Historical fiction books sell like hot cakes on last day of Thanjai book fair

The fifth edition of Thanjavur book fair, which ended on Monday, recorded a significant sale in historical fiction books.

Published: 26th July 2022 01:40 AM  |   Last Updated: 26th July 2022 01:40 AM   |  A+A-

School students reading books at a stall in Thanjavur book fair on Monday

Express News Service

THANJAVUR:  The fifth edition of Thanjavur book fair, which ended on Monday, recorded a significant sale in historical fiction books. The fair, which was organised by the district administration and the Booksellers and Publishers Association of South India (BAPASI), was held for 11 days, and books were exhibited in 110 stalls.

"This year, we witnessed brisk sales of historical fiction books, especially 'Ponnyin Selvan' by Kalki. All the copies of Ponnyin Selvam were sold out," one of the publishers said. The publishers cited the recent release of the teaser of a movie based on the novel to be one of the reasons for the sale.

Even on the last day of the exhibition, customers were spotted carrying the novel that was available in single and five volume formats. Apart from historical fiction, history books, including 'Cholas' by eminent historian K A Nilakanta Sastri, was also sold out.

The history books that were reprinted by the Tamil Nadu Text Book Society, including 'South Indian History' by Nilakanta Sastri, were sold at a cheaper rate. Children's books and books penned by Tamil Nadu Chief Secretary V Irayanbu - 'Vaiyath Thalamaikol' and 'Moolaikkul Chutrula' - too garnered good sale. S K Murugan, the secretary of BAPASI, said,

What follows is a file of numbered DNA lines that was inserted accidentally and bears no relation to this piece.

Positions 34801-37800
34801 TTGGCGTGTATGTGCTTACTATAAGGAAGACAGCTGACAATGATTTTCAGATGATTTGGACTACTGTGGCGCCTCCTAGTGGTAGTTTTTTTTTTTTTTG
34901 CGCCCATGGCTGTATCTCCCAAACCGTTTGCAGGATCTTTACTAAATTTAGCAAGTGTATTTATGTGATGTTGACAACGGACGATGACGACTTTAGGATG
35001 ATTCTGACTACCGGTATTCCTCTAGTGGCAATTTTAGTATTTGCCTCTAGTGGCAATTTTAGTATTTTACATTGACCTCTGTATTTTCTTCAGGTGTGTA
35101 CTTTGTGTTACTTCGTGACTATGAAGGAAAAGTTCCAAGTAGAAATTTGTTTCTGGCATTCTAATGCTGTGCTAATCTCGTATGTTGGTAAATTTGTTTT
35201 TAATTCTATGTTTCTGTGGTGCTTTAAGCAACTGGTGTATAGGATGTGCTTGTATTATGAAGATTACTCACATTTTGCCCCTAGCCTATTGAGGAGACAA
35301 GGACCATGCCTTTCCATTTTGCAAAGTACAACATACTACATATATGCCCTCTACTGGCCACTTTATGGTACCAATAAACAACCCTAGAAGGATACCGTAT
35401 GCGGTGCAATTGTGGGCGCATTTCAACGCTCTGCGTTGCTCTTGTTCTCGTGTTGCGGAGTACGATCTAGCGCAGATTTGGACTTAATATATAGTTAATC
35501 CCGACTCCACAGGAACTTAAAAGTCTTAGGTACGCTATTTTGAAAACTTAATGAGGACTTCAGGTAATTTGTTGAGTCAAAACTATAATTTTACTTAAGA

"The book fair was not held for two years due to the Covid lockdowns. The book lovers were excited when it was resumed this year,. The sales exceeded Rs 1.5 crore this year." Job aspirants from Thanjavur and nearby places benefited from the stall put up by the text book society that provided the recommended textbooks to prepare for the exams, sources said.

S Muthukumar of Thanjavur Tourism Promotion Council, which was one of the sponsors of the fair, said the footfall exceeded one lakh. Rajasekar of Gowra publishers said that there were more book sellers than publishers at the fair, and spoke of the need to sell allopathic medical books, which will benefit the medical students of the Thanjavur medical college.

V Jeevakumar, an advocate and writer, said, "Arranging for the visit of school students and book introduction competitions that were held during the fair will kindle the habit of reading among the younger generation."



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